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Dot Allison - Exaltation of Larks

Dot Allison, Exaltation of Larks

Review by Jack Foley

IndieLondon Rating: 3 out of 5

DOT Allison has always been one to do things differently. For 2002’s We Are Science, she abandoned the traditional use of the voice in song-structure and instead used it purely as an instrument often creating repetitive riffs, washes and pedals.

She also teamed up with Massive Attack for two world tours, singing with them and supporting them, and even indulged Pete Doherty on his Bilo Albion acoustic tour in early 2004, just after The Libertines split.

Her aim, by her own admission, is to create music that inspires art-lovers to write their own material, rather than pandering to the easy fix cheesiness supplied by the Capital Radio playlist.

Her songs require listening and she makes no apology for it. And when she gets it right, the results can be spectacular – such as the recent Beneath The Ivy EP.

New album Exaltation Of Larks is designed to be a collection of pre-psychedelic, harmony-soaked love songs that set her delicate vocals against a backdrop of subtle beats and swirling strings. Unfortunately, it doesn’t quite combine to create the breathtaking whole she was anticipating.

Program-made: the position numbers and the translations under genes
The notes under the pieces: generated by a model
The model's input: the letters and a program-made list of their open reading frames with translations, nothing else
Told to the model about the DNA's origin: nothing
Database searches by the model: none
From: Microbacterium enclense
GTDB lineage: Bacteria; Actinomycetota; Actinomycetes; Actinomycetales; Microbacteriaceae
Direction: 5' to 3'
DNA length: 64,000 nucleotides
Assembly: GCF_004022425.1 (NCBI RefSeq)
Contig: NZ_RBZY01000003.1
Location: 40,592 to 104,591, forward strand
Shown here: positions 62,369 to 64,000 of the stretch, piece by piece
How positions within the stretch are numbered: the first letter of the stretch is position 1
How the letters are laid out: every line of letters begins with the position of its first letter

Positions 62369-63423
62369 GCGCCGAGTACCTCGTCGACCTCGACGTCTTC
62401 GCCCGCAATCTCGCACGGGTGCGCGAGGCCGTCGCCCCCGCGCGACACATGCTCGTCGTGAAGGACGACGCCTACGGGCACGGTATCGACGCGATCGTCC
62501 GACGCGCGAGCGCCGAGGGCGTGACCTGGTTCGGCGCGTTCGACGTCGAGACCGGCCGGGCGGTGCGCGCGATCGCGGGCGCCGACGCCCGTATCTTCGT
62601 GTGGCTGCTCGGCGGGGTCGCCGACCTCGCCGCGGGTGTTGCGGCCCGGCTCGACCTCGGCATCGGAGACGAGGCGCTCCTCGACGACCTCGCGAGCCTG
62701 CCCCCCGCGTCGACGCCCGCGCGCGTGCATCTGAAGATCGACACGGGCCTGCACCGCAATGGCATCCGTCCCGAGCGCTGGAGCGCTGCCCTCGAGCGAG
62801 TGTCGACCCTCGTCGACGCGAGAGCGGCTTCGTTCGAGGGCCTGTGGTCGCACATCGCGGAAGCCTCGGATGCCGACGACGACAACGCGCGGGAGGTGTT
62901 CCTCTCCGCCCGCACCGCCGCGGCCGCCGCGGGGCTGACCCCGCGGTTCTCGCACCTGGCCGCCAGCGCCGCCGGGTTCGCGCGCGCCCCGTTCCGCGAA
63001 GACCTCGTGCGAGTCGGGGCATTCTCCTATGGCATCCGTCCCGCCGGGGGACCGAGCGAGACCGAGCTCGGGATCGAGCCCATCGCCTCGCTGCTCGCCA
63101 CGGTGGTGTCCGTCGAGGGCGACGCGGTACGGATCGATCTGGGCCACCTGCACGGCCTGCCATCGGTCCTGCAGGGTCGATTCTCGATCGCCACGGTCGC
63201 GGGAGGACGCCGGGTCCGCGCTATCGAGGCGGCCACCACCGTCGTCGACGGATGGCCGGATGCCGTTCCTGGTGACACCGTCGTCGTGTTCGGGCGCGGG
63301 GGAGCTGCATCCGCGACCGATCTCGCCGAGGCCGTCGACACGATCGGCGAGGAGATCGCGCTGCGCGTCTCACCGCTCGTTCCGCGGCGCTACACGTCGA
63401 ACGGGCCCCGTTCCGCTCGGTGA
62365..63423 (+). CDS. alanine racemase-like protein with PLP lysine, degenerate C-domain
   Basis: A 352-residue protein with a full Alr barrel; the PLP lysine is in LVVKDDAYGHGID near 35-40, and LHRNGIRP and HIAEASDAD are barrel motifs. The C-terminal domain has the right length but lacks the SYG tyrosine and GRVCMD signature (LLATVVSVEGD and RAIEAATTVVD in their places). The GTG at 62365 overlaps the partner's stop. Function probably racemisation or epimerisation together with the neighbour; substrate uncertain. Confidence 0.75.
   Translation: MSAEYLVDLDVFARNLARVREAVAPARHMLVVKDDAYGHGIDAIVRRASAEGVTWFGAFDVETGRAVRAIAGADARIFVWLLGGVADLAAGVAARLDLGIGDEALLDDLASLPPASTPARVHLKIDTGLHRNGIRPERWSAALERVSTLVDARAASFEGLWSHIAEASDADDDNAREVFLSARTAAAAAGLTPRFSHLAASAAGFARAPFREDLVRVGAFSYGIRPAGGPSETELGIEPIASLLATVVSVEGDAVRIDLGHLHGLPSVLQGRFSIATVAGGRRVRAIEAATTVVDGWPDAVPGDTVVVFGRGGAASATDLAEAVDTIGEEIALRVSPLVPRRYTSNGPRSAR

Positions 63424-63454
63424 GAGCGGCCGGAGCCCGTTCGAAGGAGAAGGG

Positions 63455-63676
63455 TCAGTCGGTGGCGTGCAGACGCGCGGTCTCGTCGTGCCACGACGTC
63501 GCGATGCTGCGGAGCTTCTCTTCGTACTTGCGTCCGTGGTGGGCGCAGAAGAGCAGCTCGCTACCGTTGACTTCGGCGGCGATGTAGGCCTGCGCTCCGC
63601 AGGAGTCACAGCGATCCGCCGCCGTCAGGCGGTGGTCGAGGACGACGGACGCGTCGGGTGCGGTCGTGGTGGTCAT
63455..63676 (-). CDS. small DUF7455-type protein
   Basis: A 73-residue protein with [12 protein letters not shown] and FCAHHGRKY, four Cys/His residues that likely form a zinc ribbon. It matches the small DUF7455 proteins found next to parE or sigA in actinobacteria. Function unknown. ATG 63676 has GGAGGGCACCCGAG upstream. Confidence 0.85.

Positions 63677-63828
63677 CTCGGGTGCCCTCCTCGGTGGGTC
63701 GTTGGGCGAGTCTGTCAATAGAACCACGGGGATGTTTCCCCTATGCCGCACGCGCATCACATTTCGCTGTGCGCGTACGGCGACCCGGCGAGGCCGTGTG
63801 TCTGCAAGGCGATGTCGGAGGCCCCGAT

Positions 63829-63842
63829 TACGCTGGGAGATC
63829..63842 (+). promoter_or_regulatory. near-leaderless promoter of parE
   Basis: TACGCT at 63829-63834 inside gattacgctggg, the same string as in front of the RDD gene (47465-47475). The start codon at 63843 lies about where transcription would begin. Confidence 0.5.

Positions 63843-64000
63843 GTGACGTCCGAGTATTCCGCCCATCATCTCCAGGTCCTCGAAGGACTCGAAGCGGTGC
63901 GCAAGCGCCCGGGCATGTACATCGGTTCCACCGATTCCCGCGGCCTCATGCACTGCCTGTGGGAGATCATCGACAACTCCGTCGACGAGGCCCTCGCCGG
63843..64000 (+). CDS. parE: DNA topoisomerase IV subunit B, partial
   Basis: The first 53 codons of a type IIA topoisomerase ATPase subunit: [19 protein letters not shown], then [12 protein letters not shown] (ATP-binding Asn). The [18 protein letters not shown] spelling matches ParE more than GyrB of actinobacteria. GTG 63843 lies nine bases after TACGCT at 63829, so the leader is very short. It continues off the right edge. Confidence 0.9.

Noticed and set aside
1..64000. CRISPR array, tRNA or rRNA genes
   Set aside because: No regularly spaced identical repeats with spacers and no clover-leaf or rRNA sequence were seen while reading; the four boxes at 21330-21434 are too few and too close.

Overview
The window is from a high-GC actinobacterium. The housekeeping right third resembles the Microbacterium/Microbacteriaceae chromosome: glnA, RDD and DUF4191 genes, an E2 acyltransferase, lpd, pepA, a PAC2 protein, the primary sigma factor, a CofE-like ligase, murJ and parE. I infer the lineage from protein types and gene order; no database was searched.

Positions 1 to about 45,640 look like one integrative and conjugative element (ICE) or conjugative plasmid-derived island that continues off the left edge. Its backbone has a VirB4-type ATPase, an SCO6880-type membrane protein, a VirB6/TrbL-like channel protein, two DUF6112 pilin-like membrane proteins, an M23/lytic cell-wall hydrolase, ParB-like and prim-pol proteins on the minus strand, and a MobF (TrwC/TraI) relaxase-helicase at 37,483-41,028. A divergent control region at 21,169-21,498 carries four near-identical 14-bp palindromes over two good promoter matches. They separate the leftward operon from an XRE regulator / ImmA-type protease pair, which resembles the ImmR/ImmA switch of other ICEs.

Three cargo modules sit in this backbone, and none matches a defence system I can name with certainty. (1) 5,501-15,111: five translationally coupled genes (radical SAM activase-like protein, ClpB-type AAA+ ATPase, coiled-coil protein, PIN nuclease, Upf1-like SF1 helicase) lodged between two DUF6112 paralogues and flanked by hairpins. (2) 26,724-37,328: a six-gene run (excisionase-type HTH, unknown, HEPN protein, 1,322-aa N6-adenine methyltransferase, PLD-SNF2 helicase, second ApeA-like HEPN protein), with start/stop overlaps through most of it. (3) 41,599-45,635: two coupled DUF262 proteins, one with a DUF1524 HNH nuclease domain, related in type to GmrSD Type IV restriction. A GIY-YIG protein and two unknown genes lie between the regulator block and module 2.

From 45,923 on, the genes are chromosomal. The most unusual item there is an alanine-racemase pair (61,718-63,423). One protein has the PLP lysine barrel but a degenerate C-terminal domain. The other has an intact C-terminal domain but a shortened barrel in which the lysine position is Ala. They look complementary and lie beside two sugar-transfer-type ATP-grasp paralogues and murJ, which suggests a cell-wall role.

Her voice is beautiful, make no mistake, and helps to create an ethereal quality to much of the album. But you can get too much of a good thing at times, and the result is somewhat underwhelming.

Opening song Allelujah, for instance, falls into the same trap that reduced a lot of the new Sinead O’Connor material to average. It’s a little too slow for its own good, a little too deliberate and just needs winding up.

Thief Of Me improves things with some lovely guitar woven in between her contemplative vocals, while Sunset does exactly what it says on the label, creating an idyllic sky-gazer of shimmering beauty.

Later on, Quicksand combines acoustic guitar, banjo and ethereal vocals to beguiling effect (especially when Allison layers the harmonies), and The Latitude And Longitude Of Mystery trades on some bright Beach Boys-based vocal harmonising and a livelier beat and melody to usher things to a satisfying close.

But for long sections, the album becomes stuck in an overly pensive rut and feels in need of some urgency. Beautiful in small doses, it disappoints as a whole. But Allison remains an interesting performer and her reputation survives intact.

Download picks: Thief Of Me, Sunset, Quicksand, The Latitude And Longitude Of Mystery

Track listing:

  1. Allelujah
  2. Thief Of Me
  3. Sunset
  4. In Deep Water
  5. You Dropped Your Soul
  6. M’Aidez Call
  7. Tall Flowers
  8. Quicksand
  9. Shivering
  10. The Latitude And Longitude Of Mystery